8. westerner54 says:

    Well, I’m not sure I’d say my fear is “conquered”, exactly! But yes, I’d go again. If I’d seen a grizzly from far away, I’m thinking I would have been OK. But seeing one near our camp…that would be hard for me to deal with! But it sure is a gorgeous spot.

  9. ldsiebs says:

    I loved reading your blog, thanks for sharing! We are going to camp this summer close to Crested Butte. We love to camp and don’t have to worry about bear encounters in Texas. I am excited about camping in Colorado, but my fear of bears has made me think more than twice about our plans. I just don’t want to miss out on camping in these beautiful places because of fear. Thank you again for sharing your story, it’s inspiring!

  10. westerner54 says:

    Crested Butte will be wonderful. And doing something even though it makes you nervous does seem to make it that much more worthwhile, doesn’t it? Don’t change your plans, for sure! Thanks for the kind words.

  11. beechcreekproject says:

    What beautiful country! Luckily here in the Ouachitas we only have to contend with black bears… and copperheads, rattlesnakes and ticks. Love the story and the blog. Stay safe and keep on hiking.

  12. westerner54 says:

    There’s always something out there….thank goodness!

    Looking forward to reading more of your blog.

  13. Mind Margins says:

    Gosh, we should backpack together. I never want to see a grizzly on my hikes!

    The last time I was in Yellowstone we were stopped at the trail head by a huge sign saying the trail was closed due to “bear activity.” Even though it was officially opening the next day, I had a bad feeling about hiking the trail (not to mention guilt because my daughter was a park ranger and I knew she would kill me if she knew I didn’t follow the park rules!). We got back in the car, and a huge grizzly came sauntering out of the brush not 10 ft from the car. We got some great photos, and a good reminder that grizzlies are meant to be seen from far away.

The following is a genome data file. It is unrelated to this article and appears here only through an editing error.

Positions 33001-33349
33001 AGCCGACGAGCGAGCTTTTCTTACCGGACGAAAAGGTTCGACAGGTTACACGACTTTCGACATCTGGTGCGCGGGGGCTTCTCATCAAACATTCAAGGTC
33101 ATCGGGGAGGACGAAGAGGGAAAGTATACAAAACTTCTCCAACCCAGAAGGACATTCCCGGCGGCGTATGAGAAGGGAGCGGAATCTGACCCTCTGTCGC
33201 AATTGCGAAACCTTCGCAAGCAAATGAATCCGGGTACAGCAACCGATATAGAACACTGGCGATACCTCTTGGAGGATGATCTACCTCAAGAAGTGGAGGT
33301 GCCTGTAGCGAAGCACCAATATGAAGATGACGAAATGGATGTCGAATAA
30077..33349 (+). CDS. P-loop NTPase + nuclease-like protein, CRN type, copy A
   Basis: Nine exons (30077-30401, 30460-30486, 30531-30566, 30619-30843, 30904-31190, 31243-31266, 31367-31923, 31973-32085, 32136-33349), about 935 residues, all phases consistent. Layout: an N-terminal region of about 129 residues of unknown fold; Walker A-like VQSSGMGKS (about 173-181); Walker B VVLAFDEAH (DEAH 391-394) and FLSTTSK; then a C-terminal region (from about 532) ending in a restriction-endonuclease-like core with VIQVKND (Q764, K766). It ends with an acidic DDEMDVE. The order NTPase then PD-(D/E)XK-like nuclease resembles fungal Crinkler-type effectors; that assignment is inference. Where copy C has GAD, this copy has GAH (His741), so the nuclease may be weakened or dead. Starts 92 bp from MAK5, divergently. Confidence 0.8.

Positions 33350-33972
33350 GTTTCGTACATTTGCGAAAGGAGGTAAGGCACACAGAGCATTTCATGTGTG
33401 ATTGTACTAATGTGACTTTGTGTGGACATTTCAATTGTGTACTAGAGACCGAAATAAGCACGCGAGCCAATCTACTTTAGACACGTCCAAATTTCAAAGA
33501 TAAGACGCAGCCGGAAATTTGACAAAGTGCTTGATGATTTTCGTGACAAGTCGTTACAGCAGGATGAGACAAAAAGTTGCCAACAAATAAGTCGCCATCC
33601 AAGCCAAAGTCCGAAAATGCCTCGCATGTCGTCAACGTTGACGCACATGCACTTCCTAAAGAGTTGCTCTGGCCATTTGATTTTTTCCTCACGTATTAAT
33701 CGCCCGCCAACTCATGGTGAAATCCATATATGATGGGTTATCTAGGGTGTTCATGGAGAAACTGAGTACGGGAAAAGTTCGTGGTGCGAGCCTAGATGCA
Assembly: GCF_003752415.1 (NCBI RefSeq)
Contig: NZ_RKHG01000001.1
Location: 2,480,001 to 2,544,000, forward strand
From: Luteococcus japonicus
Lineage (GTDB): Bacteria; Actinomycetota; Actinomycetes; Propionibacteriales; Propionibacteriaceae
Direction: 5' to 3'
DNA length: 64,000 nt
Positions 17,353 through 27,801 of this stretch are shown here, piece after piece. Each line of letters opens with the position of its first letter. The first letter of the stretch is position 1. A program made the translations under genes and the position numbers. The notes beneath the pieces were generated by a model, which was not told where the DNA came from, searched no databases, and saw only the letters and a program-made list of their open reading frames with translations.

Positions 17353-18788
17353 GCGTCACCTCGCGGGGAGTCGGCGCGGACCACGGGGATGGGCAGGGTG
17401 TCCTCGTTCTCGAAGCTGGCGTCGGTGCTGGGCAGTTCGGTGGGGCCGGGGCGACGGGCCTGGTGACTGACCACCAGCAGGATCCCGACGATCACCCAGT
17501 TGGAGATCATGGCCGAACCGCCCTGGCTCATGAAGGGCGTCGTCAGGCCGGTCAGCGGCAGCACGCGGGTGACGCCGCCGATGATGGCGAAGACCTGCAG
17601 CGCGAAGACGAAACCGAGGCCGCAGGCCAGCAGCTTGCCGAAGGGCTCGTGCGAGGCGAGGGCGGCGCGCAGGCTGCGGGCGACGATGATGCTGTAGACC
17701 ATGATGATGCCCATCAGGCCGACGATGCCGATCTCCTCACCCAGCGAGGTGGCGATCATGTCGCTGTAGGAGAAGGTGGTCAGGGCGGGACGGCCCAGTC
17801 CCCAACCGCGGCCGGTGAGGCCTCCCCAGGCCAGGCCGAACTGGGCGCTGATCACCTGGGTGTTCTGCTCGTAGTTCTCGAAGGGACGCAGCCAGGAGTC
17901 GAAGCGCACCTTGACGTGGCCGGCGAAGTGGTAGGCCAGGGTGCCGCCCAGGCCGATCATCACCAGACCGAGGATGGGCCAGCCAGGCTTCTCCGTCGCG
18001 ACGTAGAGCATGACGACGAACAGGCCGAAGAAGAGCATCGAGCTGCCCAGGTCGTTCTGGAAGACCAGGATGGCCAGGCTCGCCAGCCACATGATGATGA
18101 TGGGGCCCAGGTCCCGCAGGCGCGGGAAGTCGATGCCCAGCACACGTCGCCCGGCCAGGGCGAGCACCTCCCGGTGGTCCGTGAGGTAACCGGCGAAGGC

Have you ever read The Mark of the Grizzly? Fascinating and terrifying, it will keep you up at night!

    • westerner54 says:

      Sorry about the spam thing – can’t imagine why your comments would be marked as spam, and I never think to check that folder. Great Yellowstone trail story. We’re heading there this weekend, and I know the bears are just waking up, so we’ll see what happens. And no, I’ve purposely never read The Mark of the Grizzly, because I know I don’t need help staying up all night!

      • Mind Margins says:

        I have no idea what happened, but the problem’s been fixed. It wasn’t just your blog either, it was every blog I tried to comment on. As for the grizzlies, I actually never finished reading Mark of the Grizzly because it was so disturbing!

  14. megacolby says:

    Reblogged this on Colby is Mega and commented:
    I love the pictures you take! There awesome!!! 😀

  15. janechese says:

    glad you made the trip, I see it was worthwhile…I have a healthy respect for bears and have been frightened but to make the trek-oh, that is so wonderful! I will be on my way to the Canadian Rockies soon…maybe next month and that is not too far away now.Sigh…and thanks for visiting my blog.Jane

  16. Hi Westerner, I so enjoyed reading your fine post. Love the picture of the nest. So happy for you that you got to go on your back-pack trip. That area looks beautiful! Have a wonderful day tomorrow!

  17. Pingback: Its April – Blog update | Happy Heart of Europe

  18. Pingback: Stopped by a Trail Sign and a Yellowstone Grizzly Encounter « Mind Margins

  19. Jim Hardwick says:

    Great to follow your hike with photos to help us see the beauty of the landscape. Understand the need for liquid courage. Hope you can bottle the bravado in a spray can to use in case you encounter more than baby hummingbirds.